Bridging the Gap: Enabling Digital Transformation for SMEs

The COVID-19 pandemic has accelerated digital transformation across industries, leading to significant changes in personal, societal, and business trends. Adopting and utilizing cutting-edge technologies like AI, Big Data, and IoT has resulted in rapid digitization, creating value and revenue opportunities and making it a global objective and measure of national competitiveness.

Bridging the Gap: Enabling Digital Transformation for SMEs

The Growing Digital Disparity

With the increasing importance of digital transformation, the digital divide in our society is becoming more pronounced. People unfamiliar with digital devices and online environments require assistance using Internet and mobile-based services, including online applications and subscriptions. This disconnect not only poses inconvenience but also leads to issues of disadvantage due to limited information accessibility. The digital divide isn’t confined to individual users. As enterprises accelerate their digital transformation, the gap between companies is widening. Businesses that proactively prepared for digital transformation by embracing elements like expanded online markets, remote work, robotics, and AI-driven data analysis are experiencing substantial growth. On the other hand, companies that fail to do so face the risk of obsolescence.

Preparing SMEs for Digital Transformation

For SMEs to prepare for digital transformation, the first step is to transition inefficient processes to electronic documents. Systematic data collection is fundamental to internal digital transformation, and data discarded due to paper-based processes can significantly impact decision-making. Adopting electronic records is crucial as it facilitates the effective collection and analysis of diverse operational data, enabling proactive responses to emerging business opportunities, market shifts, and customer needs.

The Shift to Remote Work and Electronic Documentation

With the sudden normalization of remote work, business practices rapidly shift from in-person to virtual interactions. This transition has rendered paper-based processes almost obsolete. Notably, even legally binding contract processes are moving away from wet signatures towards remote electronic signing methods such as those through messaging apps, emails, and texts. In South Korea, implementation of electronic document adoption has become increasingly viable since the amendment and enforcement of electronic document and electronic signature laws in 2020, solidifying their legal validity.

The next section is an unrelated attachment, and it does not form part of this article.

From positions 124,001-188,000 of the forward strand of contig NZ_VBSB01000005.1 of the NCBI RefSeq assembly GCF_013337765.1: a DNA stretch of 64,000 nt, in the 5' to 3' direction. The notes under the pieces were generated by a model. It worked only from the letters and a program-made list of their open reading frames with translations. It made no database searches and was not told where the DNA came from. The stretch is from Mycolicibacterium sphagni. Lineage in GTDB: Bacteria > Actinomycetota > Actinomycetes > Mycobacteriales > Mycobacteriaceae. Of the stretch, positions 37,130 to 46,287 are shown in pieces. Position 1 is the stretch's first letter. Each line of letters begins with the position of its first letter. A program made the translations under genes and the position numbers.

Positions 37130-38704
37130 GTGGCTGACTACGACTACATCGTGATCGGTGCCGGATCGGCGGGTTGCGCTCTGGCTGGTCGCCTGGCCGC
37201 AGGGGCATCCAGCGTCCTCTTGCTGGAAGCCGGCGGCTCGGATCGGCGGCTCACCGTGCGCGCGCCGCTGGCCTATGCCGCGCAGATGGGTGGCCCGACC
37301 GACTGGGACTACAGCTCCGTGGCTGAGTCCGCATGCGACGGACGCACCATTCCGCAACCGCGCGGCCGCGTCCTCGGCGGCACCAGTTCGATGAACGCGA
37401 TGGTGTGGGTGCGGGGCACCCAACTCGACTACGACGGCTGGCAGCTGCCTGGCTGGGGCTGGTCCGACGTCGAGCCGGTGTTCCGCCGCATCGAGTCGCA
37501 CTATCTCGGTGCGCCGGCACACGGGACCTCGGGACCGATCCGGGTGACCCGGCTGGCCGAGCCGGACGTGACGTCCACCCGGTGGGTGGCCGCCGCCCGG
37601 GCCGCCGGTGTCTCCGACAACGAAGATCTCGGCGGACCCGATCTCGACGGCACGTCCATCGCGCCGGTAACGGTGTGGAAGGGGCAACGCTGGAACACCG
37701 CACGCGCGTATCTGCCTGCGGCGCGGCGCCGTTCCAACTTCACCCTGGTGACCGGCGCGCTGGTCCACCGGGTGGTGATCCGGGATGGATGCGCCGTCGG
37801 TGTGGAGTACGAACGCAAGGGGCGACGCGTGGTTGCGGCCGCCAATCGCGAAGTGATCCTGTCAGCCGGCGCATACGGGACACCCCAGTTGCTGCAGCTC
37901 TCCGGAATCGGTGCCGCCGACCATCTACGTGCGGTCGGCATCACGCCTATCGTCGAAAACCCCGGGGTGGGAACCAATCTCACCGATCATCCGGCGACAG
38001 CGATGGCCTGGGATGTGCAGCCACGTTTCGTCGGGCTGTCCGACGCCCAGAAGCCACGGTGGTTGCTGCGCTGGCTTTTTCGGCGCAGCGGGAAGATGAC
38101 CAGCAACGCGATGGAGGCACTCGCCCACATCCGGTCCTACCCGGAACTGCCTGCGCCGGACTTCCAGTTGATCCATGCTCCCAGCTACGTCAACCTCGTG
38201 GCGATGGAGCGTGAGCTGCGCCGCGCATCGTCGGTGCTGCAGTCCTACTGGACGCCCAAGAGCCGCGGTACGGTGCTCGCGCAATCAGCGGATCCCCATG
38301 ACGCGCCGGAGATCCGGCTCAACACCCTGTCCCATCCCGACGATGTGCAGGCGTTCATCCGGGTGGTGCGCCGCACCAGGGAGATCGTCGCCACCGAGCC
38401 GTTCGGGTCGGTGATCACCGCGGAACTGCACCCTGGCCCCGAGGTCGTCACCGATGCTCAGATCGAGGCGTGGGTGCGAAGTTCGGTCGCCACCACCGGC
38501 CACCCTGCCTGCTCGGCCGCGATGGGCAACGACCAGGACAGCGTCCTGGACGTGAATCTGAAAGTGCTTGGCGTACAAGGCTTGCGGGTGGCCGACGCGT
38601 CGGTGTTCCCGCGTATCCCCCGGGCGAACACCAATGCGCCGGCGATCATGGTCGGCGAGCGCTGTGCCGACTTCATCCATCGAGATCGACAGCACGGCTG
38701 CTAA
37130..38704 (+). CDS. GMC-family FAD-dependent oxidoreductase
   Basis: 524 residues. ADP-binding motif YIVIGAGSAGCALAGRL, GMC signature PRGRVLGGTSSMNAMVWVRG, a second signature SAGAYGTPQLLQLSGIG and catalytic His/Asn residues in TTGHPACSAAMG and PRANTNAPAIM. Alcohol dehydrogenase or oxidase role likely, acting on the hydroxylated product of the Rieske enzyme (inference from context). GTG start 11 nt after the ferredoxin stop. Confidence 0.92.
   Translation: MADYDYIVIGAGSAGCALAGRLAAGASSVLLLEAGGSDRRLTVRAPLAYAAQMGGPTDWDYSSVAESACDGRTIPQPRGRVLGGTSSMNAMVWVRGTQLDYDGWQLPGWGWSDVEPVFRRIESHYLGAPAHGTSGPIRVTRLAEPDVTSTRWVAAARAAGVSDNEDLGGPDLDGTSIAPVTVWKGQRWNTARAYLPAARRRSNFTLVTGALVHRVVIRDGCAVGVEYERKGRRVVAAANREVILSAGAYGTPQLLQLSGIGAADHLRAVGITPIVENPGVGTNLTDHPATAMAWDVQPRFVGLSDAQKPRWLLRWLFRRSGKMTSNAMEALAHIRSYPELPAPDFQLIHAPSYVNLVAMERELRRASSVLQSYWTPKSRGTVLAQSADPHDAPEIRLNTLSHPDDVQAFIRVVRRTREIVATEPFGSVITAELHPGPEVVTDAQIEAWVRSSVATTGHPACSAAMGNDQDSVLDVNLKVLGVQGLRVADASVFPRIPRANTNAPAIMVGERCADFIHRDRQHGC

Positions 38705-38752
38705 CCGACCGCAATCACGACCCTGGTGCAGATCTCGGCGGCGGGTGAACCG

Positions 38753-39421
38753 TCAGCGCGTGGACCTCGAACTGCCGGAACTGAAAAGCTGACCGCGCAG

Overcoming Financial Hurdles for SMEs

In South Korea, the government aims to replace 42.5 billion paper documents with electronic records as part of its Digital and Green New Deal policies. This move will help increase data utilization and promote carbon neutrality. However, SMEs may face challenges implementing electronic documentation due to the high initial setup cost. Fortunately, cloud-based electronic document services provide SMEs with an affordable and efficient alternative. Moreover, the Korean government actively supports SMEs through voucher programs that help cover service usage fees and technology procurement costs. This support significantly reduces the financial burden on SMEs and encourages business growth.

Paving the Path for the Future

As the metaverse becomes more prevalent, remote work and reliance on electronic documents will become commonplace. Inclusive technologies like voice recognition, chatbots, handwriting recognition, and gestures make electronic document creation more accessible. Additionally, AI comprehension technology can extract necessary content from conversations for product contracts, streamlining the contract creation process. The pandemic has accelerated transformations in work environments and technologies, which will likely continue. Narrowing the digital divide among businesses is crucial, and this requires active government support and user-friendly developments in digital technologies to bolster the nation’s digital competitiveness and build a more substantial digital future.